According to the Center for Disease Control (CDC), suicide is now the second leading cause of death among teenagers. A new report also shows that the suicide rate among girls is at its highest in 40 years. Many young people themselves feel they do not have access to the resources that can increase their ability to deal with stress, anxiety, and other mental health issues.
Regardless of our role in a young person’s life – friend, parent, caregiver, sister, brother, relative, teacher, therapist – we need to be aware of the signs and risk factors for suicide, and be prepared to help. The National Institute of Mental Health and the American Foundation for Suicide Prevention both provide resources for learning more. Familiarize yourself with the signs, risk factors, and ways to help below.
Signs That Someone May Be Thinking About Suicide
- Talking about wanting to kill themselves
- Expressing feelings of hopelessness, guilt, or shame
- Researching or planning suicide
- Experiencing unbearable mental or physical pain
- Changing eating and/or sleeping patterns
- Taking risks
- Using drugs or alcohol more frequently
- Displaying mood swings
- Saying goodbye, giving way possessions, and/or putting affairs in order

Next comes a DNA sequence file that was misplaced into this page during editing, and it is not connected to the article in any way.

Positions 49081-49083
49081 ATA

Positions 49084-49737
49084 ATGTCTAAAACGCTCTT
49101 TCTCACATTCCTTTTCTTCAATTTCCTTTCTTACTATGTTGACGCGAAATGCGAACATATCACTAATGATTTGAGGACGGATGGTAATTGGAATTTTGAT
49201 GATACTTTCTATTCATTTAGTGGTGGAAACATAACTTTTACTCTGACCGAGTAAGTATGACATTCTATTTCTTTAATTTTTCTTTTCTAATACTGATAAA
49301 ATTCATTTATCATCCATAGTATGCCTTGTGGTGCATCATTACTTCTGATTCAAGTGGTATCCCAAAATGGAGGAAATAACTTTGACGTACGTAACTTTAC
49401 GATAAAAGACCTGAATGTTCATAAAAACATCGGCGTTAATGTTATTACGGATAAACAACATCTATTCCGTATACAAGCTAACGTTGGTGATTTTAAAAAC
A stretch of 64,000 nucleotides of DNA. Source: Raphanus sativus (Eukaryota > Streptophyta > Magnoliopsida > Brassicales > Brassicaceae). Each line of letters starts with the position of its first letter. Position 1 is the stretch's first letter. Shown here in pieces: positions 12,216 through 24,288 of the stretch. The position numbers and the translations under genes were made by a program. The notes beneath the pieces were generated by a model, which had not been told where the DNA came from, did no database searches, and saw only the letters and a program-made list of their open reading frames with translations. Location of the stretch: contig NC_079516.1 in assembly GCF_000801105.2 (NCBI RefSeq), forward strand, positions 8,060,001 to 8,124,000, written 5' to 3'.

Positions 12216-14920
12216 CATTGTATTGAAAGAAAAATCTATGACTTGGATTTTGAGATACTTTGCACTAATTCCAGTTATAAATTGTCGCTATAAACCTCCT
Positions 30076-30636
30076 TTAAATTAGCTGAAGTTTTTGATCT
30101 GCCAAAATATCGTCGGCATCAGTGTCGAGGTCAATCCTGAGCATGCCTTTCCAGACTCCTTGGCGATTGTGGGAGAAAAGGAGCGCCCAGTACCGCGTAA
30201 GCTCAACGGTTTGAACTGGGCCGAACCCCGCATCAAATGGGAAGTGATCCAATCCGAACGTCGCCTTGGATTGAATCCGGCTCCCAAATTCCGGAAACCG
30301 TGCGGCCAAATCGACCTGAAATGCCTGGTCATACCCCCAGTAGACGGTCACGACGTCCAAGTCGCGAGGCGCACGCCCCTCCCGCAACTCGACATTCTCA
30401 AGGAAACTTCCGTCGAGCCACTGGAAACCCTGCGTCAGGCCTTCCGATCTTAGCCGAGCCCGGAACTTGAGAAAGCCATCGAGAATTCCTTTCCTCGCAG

- Substance abuse
- Medical conditions
- Family history
- Stressful life events
- Prolonged stress (including bullying, harassment, and relationship issues)
- Access to firearms and other lethal means
How to Help Someone in Need
- Ask if they are considering suicide.
- Limit access to lethal means.
- Listen carefully and acknowledge their thoughts and feelings.
- Point them to resources like the National Suicide Prevention Lifeline (1-800-273-TALK), a mental health professional, a spiritual advisor, or a friend or family member.
- Follow up and keep in touch after the crisis.
Immediate Professional Help
- The National Suicide Prevention Lifeline: 1-800-273-TALK (8255)
- The Crisis Text Line: Text TALK to 741741
- Lifeline Crisis Chat: http://www.crisischat.org/